17. Constrained Task Assignment and Scheduling On Networks of Arbitrary Topology

    NASA Astrophysics Data System (ADS)

    Jackson, Justin Patrick

    This dissertation develops a framework to address centralized and distributed constrained task assignment and task scheduling problems. This framework is used to prove properties of these problems that can be exploited, develop effective solution algorithms, and to prove important properties such as correctness, completeness and optimality. The centralized task assignment and task scheduling problem treated here is expressed as a vehicle routing problem with the goal of optimizing mission time subject to mission constraints on task precedence and agent capability. The algorithm developed to solve this problem is able to coordinate vehicle (agent) timing for task completion. This class of problems is NP-hard and analytical guarantees on solution quality are often unavailable. This dissertation develops a technique for determining solution quality that can be used on a large class of problems and does not rely on traditional analytical guarantees. For distributed problems several agents must communicate to collectively solve a distributed task assignment and task scheduling problem. The distributed task assignment and task scheduling algorithms developed here allow for the optimization of constrained military missions in situations where the communication network may be incomplete and only locally known. Two problems are developed. The distributed task assignment problem incorporates communication constraints that must be satisfied; this is the Communication-Constrained Distributed Assignment Problem. A novel distributed assignment algorithm, the Stochastic Bidding Algorithm, solves this problem. The algorithm is correct, probabilistically complete, and has linear average-case time complexity. The distributed task scheduling problem addressed here is to minimize mission time subject to arbitrary predicate mission constraints; this is the Minimum-time Arbitrarily-constrained Distributed Scheduling Problem. The Optimal Distributed Non-sequential Backtracking Algorithm

  18. Computing Functions by Approximating the Input

    ERIC Educational Resources Information Center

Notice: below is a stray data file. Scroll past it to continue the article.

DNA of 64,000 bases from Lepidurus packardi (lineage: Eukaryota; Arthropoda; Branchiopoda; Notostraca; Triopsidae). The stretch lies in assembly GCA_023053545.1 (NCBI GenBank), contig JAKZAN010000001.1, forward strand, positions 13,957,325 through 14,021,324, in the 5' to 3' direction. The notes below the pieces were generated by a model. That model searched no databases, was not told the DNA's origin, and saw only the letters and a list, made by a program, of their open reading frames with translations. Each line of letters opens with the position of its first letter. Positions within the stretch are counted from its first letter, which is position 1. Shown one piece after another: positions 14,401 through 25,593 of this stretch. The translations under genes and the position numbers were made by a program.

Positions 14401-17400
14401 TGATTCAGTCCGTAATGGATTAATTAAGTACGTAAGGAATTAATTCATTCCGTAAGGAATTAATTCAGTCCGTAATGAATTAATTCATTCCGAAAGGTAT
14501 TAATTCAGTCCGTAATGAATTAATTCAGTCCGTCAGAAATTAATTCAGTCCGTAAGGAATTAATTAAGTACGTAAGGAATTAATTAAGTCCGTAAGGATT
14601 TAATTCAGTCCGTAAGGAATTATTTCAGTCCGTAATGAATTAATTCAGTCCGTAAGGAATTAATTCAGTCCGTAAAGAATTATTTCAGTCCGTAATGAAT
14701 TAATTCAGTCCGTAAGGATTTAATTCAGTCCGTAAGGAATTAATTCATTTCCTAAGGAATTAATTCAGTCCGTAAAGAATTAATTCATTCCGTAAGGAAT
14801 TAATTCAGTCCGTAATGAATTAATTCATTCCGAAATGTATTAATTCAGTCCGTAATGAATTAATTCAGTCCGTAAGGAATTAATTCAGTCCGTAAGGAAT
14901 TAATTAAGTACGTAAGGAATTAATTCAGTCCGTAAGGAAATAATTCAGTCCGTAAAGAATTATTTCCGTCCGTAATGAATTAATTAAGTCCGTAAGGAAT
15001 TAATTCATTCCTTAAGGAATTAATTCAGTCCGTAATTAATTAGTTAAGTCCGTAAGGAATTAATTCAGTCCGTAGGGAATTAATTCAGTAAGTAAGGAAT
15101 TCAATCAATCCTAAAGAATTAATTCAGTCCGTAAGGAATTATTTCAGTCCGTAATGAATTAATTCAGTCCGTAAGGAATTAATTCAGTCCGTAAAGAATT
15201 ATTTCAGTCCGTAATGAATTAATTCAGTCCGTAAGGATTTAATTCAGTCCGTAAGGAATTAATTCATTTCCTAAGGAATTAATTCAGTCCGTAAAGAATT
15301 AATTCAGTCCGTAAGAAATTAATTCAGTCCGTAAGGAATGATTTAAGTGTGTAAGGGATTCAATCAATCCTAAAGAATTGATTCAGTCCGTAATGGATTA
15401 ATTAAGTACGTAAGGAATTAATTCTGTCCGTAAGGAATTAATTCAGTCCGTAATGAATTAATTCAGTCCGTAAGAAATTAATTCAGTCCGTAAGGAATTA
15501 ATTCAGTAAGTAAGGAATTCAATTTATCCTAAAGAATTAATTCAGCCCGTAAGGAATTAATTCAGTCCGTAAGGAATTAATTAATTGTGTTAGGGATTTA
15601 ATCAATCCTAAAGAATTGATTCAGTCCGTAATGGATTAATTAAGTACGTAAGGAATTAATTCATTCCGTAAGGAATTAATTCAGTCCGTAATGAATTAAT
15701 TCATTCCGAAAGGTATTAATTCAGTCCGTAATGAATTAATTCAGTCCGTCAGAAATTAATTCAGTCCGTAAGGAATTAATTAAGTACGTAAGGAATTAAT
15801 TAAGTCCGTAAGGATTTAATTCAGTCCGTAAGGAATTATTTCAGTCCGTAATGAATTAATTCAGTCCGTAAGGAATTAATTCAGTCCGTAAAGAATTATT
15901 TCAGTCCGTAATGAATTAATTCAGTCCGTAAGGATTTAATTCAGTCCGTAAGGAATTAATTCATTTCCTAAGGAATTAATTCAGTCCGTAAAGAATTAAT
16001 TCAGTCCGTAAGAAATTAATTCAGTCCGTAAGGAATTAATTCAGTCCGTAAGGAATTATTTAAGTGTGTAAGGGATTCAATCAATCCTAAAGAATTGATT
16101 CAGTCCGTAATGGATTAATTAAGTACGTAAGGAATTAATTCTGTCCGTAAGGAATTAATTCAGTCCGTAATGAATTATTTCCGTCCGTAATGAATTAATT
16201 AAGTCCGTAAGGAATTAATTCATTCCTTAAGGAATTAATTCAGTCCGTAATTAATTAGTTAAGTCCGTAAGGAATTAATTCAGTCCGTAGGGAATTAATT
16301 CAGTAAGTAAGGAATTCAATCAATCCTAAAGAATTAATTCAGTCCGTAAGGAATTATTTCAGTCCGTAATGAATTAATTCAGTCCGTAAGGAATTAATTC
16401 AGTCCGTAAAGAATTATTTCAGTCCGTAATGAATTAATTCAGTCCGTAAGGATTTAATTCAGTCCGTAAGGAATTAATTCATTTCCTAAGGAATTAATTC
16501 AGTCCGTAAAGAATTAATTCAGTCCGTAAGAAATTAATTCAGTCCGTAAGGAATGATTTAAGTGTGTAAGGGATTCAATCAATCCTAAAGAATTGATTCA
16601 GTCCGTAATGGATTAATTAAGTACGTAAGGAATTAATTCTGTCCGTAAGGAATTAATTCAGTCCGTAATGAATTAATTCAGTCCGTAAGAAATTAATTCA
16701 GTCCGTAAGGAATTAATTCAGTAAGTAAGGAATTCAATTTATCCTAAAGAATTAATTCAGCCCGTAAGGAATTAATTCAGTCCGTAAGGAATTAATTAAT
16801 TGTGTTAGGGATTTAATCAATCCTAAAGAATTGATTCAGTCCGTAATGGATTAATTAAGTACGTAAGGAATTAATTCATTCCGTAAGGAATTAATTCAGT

Goldberg, Mayer

    2012-01-01

    In computing real-valued functions, it is ordinarily assumed that the input to the function is known, and it is the output that we need to approximate. In this work, we take the opposite approach: we show how to compute the values of some transcendental functions by approximating the input to these functions, and obtaining exact answers for their…

  19. Tools to Develop or Convert MOVES Inputs

    EPA Pesticide Factsheets

    The following tools are designed to help users develop inputs to MOVES and post-process the output. With the release of MOVES2014, EPA strongly encourages state and local agencies to develop local inputs based on MOVES fleet and activity categories.

  20. EDP Applications to Musical Bibliography: Input Considerations

    ERIC Educational Resources Information Center

    Robbins, Donald C.

    1972-01-01

    The application of Electronic Data Processing (EDP) has been a boon in the analysis and bibliographic control of music. However, an extra step of encoding must be undertaken for input of music. The best hope to facilitate musical input is the development of an Optical Character Recognition (OCR) music-reading machine. (29 references) (Author/NH)

  1. 7 CFR 3430.607 - Stakeholder input.

    Code of Federal Regulations, 2013 CFR

    2013-01-01

    ... 7 Agriculture 15 2013-01-01 2013-01-01 false Stakeholder input. 3430.607 Section 3430.607 Agriculture Regulations of the Department of Agriculture (Continued) NATIONAL INSTITUTE OF FOOD AND... input and/or via Web site), as well as through a notice in the Federal Register, from the...

  2. 7 CFR 3430.607 - Stakeholder input.

    Code of Federal Regulations, 2011 CFR

    2011-01-01

    ... 7 Agriculture 15 2011-01-01 2011-01-01 false Stakeholder input. 3430.607 Section 3430.607 Agriculture Regulations of the Department of Agriculture (Continued) NATIONAL INSTITUTE OF FOOD AND... input and/or via Web site), as well as through a notice in the Federal Register, from the...

  3. 7 CFR 3430.607 - Stakeholder input.

    Code of Federal Regulations, 2014 CFR

    2014-01-01

    ... 7 Agriculture 15 2014-01-01 2014-01-01 false Stakeholder input. 3430.607 Section 3430.607 Agriculture Regulations of the Department of Agriculture (Continued) NATIONAL INSTITUTE OF FOOD AND... input and/or via Web site), as well as through a notice in the Federal Register, from the...

  4. 7 CFR 3430.607 - Stakeholder input.

    Code of Federal Regulations, 2012 CFR

    2012-01-01

    ... 7 Agriculture 15 2012-01-01 2012-01-01 false Stakeholder input. 3430.607 Section 3430.607 Agriculture Regulations of the Department of Agriculture (Continued) NATIONAL INSTITUTE OF FOOD AND... input and/or via Web site), as well as through a notice in the Federal Register, from the...